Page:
Special Events

Do's and Don'ts for Tents

Whether you're planning a backyard bash in a pole tent or an elegant event in a giant clear-span structure, careful planning is key. Here, five tent experts cover the basics.

SAFE AND SOUND For starters, do make sure it's safe to put a tent on the chosen site.

"One of the most important things for the event planner is to bring the tent company out to do a site survey," says Maury Rice, president of Los Angeles-based Academy Tent and Canvas. Once there, professionals should "check for underground and overhead utilities, figure out access to the site, find out if the property owner will allow you to stake and so forth."

Once you have assessed the site, don't be swayed by unreasonable clients, says Jay Ellis, president of Ellis Tents & Events, a tent rental company based in Bloomington, Ind. "People will ask you to do the impossible. I've been asked to put tents on top of buildings and then use water barrels instead of stakes." Ellis' advice: Don't do it. "Stay with the manufacturer's specifications," he says, "even if the client asks you not to."

READY FOR RAIN Take it from Ted Ewing, president and owner of Skyway Event Services, an event rental firm in Minneapolis: Do respect the elements.

When asked to build a clear-span structure over a street for a black-tie fund-raiser, Ewing suggested building "a raised floor beneath the structure, to keep people's feet dry in case of rain and to protect the new carpet we had purchased for the event. The event planner decided against the floor and-sure enough-it rained."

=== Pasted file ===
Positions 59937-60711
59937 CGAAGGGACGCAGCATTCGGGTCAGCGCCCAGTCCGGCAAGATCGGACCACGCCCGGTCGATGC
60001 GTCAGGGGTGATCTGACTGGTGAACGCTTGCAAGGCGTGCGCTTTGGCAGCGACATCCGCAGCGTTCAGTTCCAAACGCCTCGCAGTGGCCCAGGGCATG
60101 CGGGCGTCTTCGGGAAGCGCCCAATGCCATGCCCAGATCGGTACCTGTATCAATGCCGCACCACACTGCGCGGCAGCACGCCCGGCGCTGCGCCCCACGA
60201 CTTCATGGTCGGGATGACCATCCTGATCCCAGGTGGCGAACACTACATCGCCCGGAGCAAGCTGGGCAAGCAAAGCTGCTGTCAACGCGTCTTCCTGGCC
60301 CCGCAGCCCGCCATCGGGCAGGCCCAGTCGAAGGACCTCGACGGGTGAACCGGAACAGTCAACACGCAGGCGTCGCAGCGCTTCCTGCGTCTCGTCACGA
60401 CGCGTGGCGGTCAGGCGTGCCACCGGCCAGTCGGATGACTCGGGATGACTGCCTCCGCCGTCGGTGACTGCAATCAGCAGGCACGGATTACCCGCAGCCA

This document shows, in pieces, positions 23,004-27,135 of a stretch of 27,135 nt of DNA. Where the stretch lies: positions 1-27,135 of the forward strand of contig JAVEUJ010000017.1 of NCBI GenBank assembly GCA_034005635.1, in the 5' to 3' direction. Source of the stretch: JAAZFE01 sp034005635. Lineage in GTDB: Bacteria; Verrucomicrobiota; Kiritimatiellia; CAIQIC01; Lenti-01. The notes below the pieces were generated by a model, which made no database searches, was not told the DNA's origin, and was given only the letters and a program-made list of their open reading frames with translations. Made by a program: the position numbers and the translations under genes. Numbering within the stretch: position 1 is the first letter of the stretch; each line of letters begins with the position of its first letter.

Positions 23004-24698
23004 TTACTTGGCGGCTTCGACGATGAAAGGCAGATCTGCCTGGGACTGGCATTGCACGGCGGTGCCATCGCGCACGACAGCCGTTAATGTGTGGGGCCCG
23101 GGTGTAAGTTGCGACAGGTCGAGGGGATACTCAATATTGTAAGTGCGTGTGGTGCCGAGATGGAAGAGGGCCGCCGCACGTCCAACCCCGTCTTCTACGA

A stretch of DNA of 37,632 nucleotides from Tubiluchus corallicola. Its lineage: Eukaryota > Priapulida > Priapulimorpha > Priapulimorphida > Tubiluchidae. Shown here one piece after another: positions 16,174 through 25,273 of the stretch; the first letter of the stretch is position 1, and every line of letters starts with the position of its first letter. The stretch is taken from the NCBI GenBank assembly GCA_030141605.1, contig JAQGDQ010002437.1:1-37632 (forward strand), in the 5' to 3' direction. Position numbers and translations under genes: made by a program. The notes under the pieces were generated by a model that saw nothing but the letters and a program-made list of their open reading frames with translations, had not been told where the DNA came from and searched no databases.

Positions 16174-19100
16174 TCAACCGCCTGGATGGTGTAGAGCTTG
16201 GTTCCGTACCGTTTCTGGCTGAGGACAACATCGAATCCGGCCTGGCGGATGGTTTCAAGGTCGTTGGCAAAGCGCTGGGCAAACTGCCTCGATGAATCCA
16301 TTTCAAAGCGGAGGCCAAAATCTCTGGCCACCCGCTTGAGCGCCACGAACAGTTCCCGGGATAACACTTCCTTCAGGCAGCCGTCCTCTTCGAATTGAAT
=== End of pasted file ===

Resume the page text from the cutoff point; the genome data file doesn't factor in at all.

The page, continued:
Skyway billed the planner for the damaged carpet; the client had to pay guests for ruined shoes. "The event certainly turned out memorable," says Ewing, "but for all the wrong reasons."

LOCAL CUSTOMS Besides familiarizing yourself with the site, do find out about the local fire and safety rules. Regulations-from what kind of lighting or fuel is allowed to how many fire extinguishers are needed-vary from place to place.

"Contact the fire marshal and/or the building inspection department of the town," advises Spencer Etzel, owner of Olympic Tent/SEC Sales Group, based in Wilsonville, Ore. "In addition to the model code, many places have their own regulations when it comes to tents."

To ensure that everyone is on the same page, Academy distributes site drawings. "We draw up detailed site plans and tent layouts, which we submit to fire and safety departments for their blessing," says Rice. He also passes the drawings on to the planners and designers "so they'll know where they can hang the lights and how to decorate the tent."

NEW AND IMPROVED "We constantly build tents a little bit better," says Etzel. He cites using real doors as a more effective way to keep the heat or cold in for tented events that use climate control.

According to Kurt Warner, president of Warner Shelter Systems, based in Calgary, Alberta, Canada, sliding walls are gaining popularity. "They attach to the upper portion of a tent frame. To get rid of one, you just push it aside, like a shower curtain. It's more practical than unclipping it and letting it crumple up in the corner."

Ellis says to look for more solid walls on frame tents, where the frame axle side fits in the same track as the frame itself, providing more stability. "They've been doing that in Europe for a long time, and it's becoming more and more popular in North America."

Resources: Academy Tent and Canvas, 800/228-3687, 323/277-8368; www.academytent.com; Ellis Tents & Events, 812/333-7731; Olympic Tent/SEC Sales Group, 800/621-2495, 503/570-8700; www. secsalesgroup.com; Skyway Event Services, 888-7SKYWAY, 612/789-5152; www.skywayonline.com; Warner Shelter Systems, 800/661-6155, 403/279-7662; www.wssl.com.

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